Study: Immigrants are net contributors to the economy

Immigration: Contrary to popular belief immigrants contribute more to the economy than they take out
Immigration: Contrary to popular belief immigrants contribute more to the economy than they take out
Ian Dunt By

Immigrants pay more tax into the British economy than native Brits and claim less in benefits, according to a new study.

The report by University College London's Centre for Research and Analysis of Migration found immigrants arriving after 1999 were 45% less likely to claim state benefits or tax credits than UK natives and three per cent less likely to live in council housing.

The results can be partly explained by the fact immigrants tend to be men of working age, a demographic which tends to contribute more to the economy than it claims.

But researchers said that explanation only went so far.


"These differences are partly explainable by immigrants' more favourable age-gender composition," the authors said.

"However, even when compared to natives with the same age, gender composition, and education, recent immigrants are still 21% less likely than natives to receive benefits."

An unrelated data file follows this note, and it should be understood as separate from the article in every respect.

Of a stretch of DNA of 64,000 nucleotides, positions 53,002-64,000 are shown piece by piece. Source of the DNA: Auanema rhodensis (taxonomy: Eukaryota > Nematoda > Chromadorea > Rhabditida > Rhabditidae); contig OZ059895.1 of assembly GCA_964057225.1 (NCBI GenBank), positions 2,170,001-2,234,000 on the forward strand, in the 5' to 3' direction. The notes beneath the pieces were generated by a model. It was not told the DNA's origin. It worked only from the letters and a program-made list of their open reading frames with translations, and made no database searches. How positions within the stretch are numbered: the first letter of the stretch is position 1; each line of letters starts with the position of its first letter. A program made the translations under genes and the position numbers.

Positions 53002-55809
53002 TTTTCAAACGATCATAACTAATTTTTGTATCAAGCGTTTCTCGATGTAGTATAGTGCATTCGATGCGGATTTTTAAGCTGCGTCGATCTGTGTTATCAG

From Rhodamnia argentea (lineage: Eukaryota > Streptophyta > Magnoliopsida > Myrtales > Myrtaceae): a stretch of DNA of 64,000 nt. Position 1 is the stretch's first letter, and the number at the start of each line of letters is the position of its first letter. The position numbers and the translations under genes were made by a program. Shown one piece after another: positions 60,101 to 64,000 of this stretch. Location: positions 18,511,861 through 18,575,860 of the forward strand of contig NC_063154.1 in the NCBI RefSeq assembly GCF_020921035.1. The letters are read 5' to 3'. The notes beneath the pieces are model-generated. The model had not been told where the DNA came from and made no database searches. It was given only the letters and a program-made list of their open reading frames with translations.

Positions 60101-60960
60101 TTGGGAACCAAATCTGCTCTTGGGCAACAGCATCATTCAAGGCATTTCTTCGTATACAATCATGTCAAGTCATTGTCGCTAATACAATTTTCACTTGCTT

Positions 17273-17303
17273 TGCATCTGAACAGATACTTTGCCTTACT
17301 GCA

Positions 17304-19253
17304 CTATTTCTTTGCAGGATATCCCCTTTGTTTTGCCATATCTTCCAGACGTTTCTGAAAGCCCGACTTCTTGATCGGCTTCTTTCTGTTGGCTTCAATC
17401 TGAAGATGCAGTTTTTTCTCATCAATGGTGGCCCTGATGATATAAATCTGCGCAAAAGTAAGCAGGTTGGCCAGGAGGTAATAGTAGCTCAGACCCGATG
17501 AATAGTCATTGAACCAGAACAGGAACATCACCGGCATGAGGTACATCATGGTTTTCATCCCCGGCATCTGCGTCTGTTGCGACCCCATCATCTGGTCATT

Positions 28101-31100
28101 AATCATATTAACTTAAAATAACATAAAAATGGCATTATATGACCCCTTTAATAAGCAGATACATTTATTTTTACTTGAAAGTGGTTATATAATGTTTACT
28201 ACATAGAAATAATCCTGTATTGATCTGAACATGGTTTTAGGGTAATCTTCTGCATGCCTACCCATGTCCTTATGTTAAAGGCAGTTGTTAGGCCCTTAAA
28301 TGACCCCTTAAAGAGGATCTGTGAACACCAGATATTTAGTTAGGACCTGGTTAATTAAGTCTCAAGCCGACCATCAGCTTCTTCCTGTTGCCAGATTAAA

Supporters of immigration have long argued that the type of person who leaves their home country and settles down in the UK to follow their career may be less likely to wish to live on the level of income offered by the welfare system.

Immigrants from the European Economic Area (EEA) were particularly high contributors, paying in 34% more in taxes than they receive in benefits.

Those from outside the EEA contributed just two per cent more in taxes than they received, but that was still more than native Brits, who claimed 11% more than they contributed.

The lower figure for non-EEA migrants may be due to the fact they tend to have more children.

The report also casts doubt on the image of immigrants as labourers competing for manual jobs, with 32% of EEA immigrants and 43% of non-EEA immigrants holding university degrees, compared to 21% of the British adult population.

"Our study also suggests that over the last decade or so, the UK has benefited fiscally from immigrants from EEA countries, who have put in considerably more in taxes and contributions than they received in benefits and transfers," the authors said.

"Given this evidence, claims about 'benefit tourism' by EEA immigrants seem to be disconnected from reality."

A Home Office spokesperson said: "We welcome those that want to come here to contribute to the economy, but it's absolutely right that we have strict rules in place to protect the integrity of the British benefits system to ensure it's not abused."

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